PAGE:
In a small building that houses community classrooms on the Cuesta College campus, there's one classroom with four rows of computers. A student from either middle school or high school sits behind almost every screen. They're not playing games or surfing the web, but they are learning how their computer operating system works.
- Photo By Karen Garcia
- CRACKING CODES Grant Broersma, Christopher Dahl, and Edward Chiang (left to right) won the Cyber Patriot competition at Cuesta College’s summer cyber camp.
The students are enrolled in a one-week cyber camp for kids to learn how to protect their screens.
This is Ayen Johnson's first time teaching the camp at Cuesta College, and he said the curriculum from the class comes from Cyber Patriot. Cyber Patriot is a national youth cyber education program created by the Air Force Association. The goal of the camp is to inspire K-12 students into cyber security careers or other science, technology, engineering, and mathematics (STEM) disciplines.
Johnson said with the current high-level security problems and network issues at the national level, it's important that a program like this exists.
"Just look at anything in the news that has to do with hackers or cyber criminals, and every single second something is happening," he said.
In the classroom, kids work on two computer operating systems: Linux—a free and open-sourced software operating system—and Windows 10. The students basically act as information technology (IT) personnel, who usually troubleshoot computer issues at home or for a business. These students learn what documents, files, and accounts are on the software.
At the end of the camp, students get into groups of four or five and compete. They're given a request from a company to clean the computer system of any and all files that don't pertain to the business in three hours. Each item that's removed or account that's debugged is worth points.
Christopher Dahl (15), Edward Chiang (12), and Grant Broersma (14) nabbed first place on Aug. 3. Dahl and Broersma manned the screens while Chiang did the research.
"It's just really fun, and it's something that I enjoy doing. It's not a job I would mind doing in the future, but for now it's just fun," Chiang said.
With plastic gold medals around their necks, the teenagers said they learned a lot about the different types of malware there are, how computer software works, and how to block unwanted files.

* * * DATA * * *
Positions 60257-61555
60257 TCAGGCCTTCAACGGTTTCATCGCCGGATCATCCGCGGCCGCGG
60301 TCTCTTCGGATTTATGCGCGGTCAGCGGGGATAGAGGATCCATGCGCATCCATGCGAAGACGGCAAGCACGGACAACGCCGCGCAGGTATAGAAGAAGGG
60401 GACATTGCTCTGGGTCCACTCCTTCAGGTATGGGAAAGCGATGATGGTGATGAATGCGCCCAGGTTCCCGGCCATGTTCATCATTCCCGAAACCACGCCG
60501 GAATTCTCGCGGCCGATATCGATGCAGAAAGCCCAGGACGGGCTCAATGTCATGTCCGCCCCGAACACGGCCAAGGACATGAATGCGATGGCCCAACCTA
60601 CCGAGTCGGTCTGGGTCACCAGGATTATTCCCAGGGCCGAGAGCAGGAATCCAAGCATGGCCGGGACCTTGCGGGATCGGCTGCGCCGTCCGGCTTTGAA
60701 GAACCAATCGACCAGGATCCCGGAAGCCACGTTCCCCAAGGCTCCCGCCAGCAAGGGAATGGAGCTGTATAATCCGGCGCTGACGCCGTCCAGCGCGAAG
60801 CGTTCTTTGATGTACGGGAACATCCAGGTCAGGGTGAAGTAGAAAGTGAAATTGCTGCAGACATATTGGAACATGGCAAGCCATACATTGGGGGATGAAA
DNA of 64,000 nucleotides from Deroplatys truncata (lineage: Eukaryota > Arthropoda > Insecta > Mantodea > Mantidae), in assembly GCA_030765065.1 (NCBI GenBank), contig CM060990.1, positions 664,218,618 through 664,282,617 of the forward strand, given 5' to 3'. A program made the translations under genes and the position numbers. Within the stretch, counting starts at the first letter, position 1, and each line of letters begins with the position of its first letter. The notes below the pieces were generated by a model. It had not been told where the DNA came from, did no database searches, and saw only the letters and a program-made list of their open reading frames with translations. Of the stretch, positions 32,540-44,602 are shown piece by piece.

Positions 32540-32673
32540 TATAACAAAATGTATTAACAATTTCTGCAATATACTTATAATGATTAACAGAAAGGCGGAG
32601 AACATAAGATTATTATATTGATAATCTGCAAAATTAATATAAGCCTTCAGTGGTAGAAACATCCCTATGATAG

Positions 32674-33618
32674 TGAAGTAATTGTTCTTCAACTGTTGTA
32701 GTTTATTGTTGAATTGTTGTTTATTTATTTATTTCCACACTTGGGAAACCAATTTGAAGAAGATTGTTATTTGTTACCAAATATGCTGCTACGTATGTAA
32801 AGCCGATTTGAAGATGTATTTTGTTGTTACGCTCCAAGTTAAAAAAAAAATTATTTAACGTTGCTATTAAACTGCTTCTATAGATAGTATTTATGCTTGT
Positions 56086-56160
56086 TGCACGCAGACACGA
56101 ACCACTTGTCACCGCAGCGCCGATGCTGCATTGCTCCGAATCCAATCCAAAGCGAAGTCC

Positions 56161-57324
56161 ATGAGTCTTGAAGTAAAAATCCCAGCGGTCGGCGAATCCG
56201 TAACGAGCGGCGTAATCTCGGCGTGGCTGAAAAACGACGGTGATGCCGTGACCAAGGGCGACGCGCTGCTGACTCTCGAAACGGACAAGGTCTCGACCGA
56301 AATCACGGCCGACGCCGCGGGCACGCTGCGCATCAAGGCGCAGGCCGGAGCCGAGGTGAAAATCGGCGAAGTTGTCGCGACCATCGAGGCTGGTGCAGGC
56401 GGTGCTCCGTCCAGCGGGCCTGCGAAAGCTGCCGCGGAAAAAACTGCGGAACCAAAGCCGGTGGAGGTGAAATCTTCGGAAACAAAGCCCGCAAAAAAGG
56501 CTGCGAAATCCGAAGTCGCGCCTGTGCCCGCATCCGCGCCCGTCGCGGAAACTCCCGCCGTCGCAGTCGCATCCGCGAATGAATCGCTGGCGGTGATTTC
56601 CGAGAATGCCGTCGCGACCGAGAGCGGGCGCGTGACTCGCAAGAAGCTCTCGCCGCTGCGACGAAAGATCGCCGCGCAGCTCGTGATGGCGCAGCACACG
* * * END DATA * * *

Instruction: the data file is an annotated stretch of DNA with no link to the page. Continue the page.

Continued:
"As much as it's interesting, it's also good to know how computers work because hackers are out there," Broersma said. "The likelihood of you getting hacked is lesser because there's billions of people in the world, but it could happen."
The camp gives the students a taste of the Cyber Patriot National Youth Cyber Defense Competition, which is open to almost all high schools. Johnson, the camp's professor, teaches a cyber security class at Coast Union High School and also advises the school Cyber Patriot teams. He said there are many unfulfilled jobs in the cyber security field, and he hopes that these programs, camps, and team competitions will get kids excited about this potential career field.
"By the time it's 2020, there's going to be 1.6 million jobs that are going to be unfilled, so we're trying to catch up before that happens," Johnson said.
On July 12 the Gay and Lesbian Alliance of the Central Coast (GALA) voted 9-1 to start the name-changing process. This month, GALA formed a name-change committee made up of interested members of the organization, past GALA board presidents, and group leaders. The committee will be meeting in the middle of August to discuss the organization's next steps—which include a budget and timeline. GALA Executive Director Michelle Call said the community is welcome to continue to suggest names, and the committee will narrow down the suggestions to three choices to be voted on by all GALA members. To learn more about GALA or suggest a name, visit ga lacc.org or call (805) 541-4252. Δ